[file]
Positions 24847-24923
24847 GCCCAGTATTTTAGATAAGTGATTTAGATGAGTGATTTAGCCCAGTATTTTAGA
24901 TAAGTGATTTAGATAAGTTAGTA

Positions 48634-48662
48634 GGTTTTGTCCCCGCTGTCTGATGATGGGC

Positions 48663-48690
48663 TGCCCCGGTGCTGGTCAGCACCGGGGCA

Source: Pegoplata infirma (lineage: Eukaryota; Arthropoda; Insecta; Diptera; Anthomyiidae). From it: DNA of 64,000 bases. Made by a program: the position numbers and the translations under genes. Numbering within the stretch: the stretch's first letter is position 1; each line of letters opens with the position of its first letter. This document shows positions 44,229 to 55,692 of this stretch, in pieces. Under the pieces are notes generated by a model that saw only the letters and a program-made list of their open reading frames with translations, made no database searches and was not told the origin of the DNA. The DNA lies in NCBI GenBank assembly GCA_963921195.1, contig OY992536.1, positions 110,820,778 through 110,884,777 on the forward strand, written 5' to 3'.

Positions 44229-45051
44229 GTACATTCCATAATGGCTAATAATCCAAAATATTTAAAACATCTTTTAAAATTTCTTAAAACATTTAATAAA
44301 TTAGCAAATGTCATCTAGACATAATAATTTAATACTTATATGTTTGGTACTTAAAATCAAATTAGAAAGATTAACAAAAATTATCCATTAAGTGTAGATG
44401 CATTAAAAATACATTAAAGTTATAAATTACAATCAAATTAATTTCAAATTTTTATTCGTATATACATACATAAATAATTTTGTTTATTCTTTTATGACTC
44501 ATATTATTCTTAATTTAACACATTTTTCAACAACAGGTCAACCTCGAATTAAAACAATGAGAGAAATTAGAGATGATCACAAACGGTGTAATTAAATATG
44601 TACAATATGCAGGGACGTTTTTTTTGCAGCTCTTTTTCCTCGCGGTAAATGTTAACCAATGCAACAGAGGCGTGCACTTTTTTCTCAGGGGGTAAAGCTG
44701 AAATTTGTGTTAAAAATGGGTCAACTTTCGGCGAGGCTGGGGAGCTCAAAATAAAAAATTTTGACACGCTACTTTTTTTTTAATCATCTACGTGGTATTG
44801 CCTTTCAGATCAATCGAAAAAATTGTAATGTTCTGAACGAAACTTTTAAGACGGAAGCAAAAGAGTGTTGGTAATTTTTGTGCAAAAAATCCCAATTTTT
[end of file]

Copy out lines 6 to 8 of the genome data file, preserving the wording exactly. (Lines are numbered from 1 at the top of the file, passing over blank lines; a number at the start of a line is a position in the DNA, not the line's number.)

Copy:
Positions 48663-48690
48663 TGCCCCGGTGCTGGTCAGCACCGGGGCA

Source: Pegoplata infirma (lineage: Eukaryota; Arthropoda; Insecta; Diptera; Anthomyiidae). From it: DNA of 64,000 bases. Made by a program: the position numbers and the translations under genes. Numbering within the stretch: the stretch's first letter is position 1; each line of letters opens with the position of its first letter. This document shows positions 44,229 to 55,692 of this stretch, in pieces. Under the pieces are notes generated by a model that saw only the letters and a program-made list of their open reading frames with translations, made no database searches and was not told the origin of the DNA. The DNA lies in NCBI GenBank assembly GCA_963921195.1, contig OY992536.1, positions 110,820,778 through 110,884,777 on the forward strand, written 5' to 3'.